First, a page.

I am back in Lawrence after a trip to the Washington area, where I spoke at the National HUBZone Conference. My conference presentation focused on the special rules for joint venturing and teaming on HUBZone set-aside contracts.
Thank you to Mark Crowley and the HUBZone Council for inviting me to be a part of this year’s National HUBZone Conference. Thank you also to the clients, old friends, and new connections who made the conference especially worthwhile. And thank you, too, to all those who attended my seminar and asked so many great questions.
After speaking at four government contracts conferences since August, I am beginning to feel a bit like a road warrior. My next conference travels will take me to Wichita, Philadelphia, and New Mexico. If we haven’t connected at an event yet this year, I hope to see you there.
An offeror was not entitled to hold itself out as having a Federal Supply Schedule contract by virtue of its relationship with an affiliated company that held the FSS contract.
In a recent bid protest decision, the Court of Federal Claims held that a FSS award was improper where the awardee’s affiliate–but not the awardee itself–held the proper FSS contract.
Government contractors who have attempted to recently register or re-register in the SAM database have been confronted with new questions asking about an “immediate owner” and a “higher-level owner.” These new SAM questions have caused some confusion about what information, if any, a contractor must provide in SAM with respect to an “immediate owner” or “higher-level owner.”
The new questions originate in a recent amendment to the FAR, which requires all SAM registrants, if owned by another entity, to identify that entity by legal name, CAGE code, and type of ownership. This blog post breaks down the new rule and explains when this rule will come into play.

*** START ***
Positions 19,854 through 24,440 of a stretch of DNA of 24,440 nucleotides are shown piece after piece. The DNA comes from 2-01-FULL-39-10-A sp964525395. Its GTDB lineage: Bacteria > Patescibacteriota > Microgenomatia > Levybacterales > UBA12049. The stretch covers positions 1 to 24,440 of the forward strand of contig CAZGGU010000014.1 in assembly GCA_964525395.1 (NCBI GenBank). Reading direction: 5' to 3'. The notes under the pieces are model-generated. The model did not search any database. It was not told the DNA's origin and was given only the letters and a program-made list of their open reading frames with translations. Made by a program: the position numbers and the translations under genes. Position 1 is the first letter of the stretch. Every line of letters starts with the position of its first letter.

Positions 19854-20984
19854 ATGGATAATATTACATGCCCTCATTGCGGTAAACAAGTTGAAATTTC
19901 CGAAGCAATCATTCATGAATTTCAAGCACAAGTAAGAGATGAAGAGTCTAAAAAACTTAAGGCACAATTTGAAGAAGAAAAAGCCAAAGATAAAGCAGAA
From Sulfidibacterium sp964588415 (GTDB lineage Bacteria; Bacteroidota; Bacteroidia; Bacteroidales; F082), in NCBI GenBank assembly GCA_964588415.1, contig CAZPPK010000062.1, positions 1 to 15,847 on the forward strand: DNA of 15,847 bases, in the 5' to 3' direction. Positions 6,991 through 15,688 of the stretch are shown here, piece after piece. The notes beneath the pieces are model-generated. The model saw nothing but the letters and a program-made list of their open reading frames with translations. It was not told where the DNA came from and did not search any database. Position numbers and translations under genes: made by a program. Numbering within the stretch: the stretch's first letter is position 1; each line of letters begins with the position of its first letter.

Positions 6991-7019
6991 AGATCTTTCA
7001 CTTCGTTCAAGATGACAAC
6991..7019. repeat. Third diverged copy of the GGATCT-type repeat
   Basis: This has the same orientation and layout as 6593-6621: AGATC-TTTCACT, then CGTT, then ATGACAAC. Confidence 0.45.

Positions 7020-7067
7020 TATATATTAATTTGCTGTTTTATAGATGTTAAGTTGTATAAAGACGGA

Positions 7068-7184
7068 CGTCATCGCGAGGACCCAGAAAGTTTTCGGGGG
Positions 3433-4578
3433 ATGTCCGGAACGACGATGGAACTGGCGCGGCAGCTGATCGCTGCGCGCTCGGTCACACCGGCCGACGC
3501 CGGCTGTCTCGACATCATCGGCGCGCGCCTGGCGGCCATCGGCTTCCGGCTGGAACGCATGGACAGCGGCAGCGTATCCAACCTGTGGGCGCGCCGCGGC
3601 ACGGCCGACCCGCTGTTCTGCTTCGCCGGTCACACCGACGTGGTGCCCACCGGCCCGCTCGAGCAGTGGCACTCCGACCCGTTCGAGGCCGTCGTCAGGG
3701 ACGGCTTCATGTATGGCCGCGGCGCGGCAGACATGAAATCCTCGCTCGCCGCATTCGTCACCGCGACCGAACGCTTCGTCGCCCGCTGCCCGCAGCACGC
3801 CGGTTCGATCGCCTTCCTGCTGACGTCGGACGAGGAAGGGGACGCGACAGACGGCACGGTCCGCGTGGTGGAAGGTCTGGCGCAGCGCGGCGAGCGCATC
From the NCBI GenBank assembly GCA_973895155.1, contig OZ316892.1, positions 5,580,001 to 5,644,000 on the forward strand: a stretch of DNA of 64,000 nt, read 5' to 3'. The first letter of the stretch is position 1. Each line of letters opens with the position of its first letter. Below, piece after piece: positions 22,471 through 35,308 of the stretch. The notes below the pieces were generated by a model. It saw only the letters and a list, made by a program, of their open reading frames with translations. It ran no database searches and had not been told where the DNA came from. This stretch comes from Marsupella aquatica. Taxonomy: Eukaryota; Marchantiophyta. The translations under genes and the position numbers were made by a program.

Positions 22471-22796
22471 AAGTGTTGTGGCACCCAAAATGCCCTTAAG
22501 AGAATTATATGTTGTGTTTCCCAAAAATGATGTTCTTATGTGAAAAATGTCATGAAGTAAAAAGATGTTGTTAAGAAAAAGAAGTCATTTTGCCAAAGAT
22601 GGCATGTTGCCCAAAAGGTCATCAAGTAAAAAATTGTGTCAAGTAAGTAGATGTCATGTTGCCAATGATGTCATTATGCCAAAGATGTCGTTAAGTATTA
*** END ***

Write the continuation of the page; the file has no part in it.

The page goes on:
A procuring agency reasonably required all members of a SDVOSB set-aside GSA Contractor Team Arrangement to possess a certain Federal Supply Schedule contract and Special Item Number.
In a recent bid protest decision, the GAO held that restricting CTAs to holders of a certain Schedule and SIN was appropriate because all of the supplies to be procured fell within the identified Schedule and SIN.
The co-owner of a Missouri construction company faces the likelihood of 51 months in jail after pleading guilty to SDVOSB fraud charges.
According to a Department of Justice Press release, Michael Parker admitted that he and his father, Warren Parker, falsely claimed that Warren was a service-disabled veteran in order to receive more than $7 million in SDVOSB contracts.
An agency has no obligation to consider outside information bearing on an offeror’s past performance when the offeror fails to include information in its proposal.
In a recent bid protest decision, the GAO concluded that an agency had no obligation in its past performance evaluation or cost evaluation to import and consider favorable information the offeror could have, but did not include in its proposal.
A GAO bid protest was dismissed as premature because the protest was filed before a statutorily-required debriefing was held.
In a recent bid protest decision, the GAO determined that the protest was premature even though the required debriefing had been delayed pending the resolution of a SBA size protest.